Today, over at Joe’s Newbie’s Guide to Publishing, he sums up his experiences and the pros and cons of ebookery.  I’ve said it here before; Joe hit the sweet spot.  He’s got brand and he caught the technology at the dawn of its ascendancy.  Oh, sure.  Pads have actually been with us for 10 years, as have PDA’s, which have morphed into phones.  Ebooks have been with us almost from the beginning of the Internet.  Hell, you could read books on Gopher.  (You know how I learned about Gopher?  On this newfangled thangie called the “World Wide Web.”)  But the Kindle and its clones matured pad computing to a useful stage, which gave Apple the go ahead to bless it with all the sterile chicness that is the iPad, and coupled it with mobile computing technology.  That ebook you just read on your device is really just a .mobi or .epub file.  These have been with us for some time now.  They were even the impetus for taking this live.  But Kindle and .mobi/.epub are the result of what happens when two technologies morph into something that grows its own cool factor.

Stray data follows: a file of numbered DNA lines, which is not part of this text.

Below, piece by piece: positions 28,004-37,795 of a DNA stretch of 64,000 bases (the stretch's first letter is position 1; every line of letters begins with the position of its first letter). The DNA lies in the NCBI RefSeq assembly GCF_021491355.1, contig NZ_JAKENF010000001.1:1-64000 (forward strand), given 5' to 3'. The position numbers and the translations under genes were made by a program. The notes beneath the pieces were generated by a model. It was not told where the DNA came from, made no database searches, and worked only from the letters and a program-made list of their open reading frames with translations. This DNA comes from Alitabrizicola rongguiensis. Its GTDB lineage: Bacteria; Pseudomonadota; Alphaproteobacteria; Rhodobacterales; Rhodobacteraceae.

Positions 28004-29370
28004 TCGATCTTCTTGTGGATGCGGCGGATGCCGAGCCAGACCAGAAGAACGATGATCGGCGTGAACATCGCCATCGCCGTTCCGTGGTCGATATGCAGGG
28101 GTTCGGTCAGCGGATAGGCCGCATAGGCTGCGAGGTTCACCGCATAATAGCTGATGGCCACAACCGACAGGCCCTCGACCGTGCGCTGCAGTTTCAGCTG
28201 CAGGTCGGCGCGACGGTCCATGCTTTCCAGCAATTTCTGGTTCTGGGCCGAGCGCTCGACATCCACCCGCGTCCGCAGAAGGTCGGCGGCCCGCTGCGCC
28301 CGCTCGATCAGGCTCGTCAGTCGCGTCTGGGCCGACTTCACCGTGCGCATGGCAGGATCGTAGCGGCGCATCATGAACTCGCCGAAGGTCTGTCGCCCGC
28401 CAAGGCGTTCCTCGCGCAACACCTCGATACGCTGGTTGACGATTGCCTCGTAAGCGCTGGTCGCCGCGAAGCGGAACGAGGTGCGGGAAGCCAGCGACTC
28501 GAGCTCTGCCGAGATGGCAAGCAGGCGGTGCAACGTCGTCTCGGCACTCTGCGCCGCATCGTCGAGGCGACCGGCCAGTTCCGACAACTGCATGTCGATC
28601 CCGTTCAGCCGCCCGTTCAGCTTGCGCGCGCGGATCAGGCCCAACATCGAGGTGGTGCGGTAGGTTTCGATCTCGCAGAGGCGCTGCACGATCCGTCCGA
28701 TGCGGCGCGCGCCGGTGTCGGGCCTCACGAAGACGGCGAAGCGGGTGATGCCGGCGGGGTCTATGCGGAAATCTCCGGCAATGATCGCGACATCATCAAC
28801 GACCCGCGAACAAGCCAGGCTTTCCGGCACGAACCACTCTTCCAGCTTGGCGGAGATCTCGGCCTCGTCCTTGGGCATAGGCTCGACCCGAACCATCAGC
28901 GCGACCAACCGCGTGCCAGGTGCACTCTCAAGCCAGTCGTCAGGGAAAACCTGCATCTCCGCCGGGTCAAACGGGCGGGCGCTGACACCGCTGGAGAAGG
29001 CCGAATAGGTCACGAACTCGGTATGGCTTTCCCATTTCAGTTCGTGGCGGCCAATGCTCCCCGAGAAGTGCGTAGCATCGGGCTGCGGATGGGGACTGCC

Some of Joe’s salient points, lifted and plagiarized directly from Joe himself.  (Sorry, Joe.  I thought it worth repeating.)

  • “Kindle and ebooks are no more a guaranteed success than any other type of publishing. If you want to be widely read, and have the potential for earning the a lot of money, find an agent. If your agent can’t sell your book, or if you have out of print books, I highly recommend self-pubbing on Kindle and Smashwords.”
  • “I post at www.kindleboards.com whenever I have a new release. That’s pretty much all the promo I do. But I’m lucky to have a popular blog, and lots of folks who talk about me on the net. I also have a print backlist.”
  • “Q: Are ebooks going to take over traditional publishing?

    A: Eventually. But print will be around for a while.”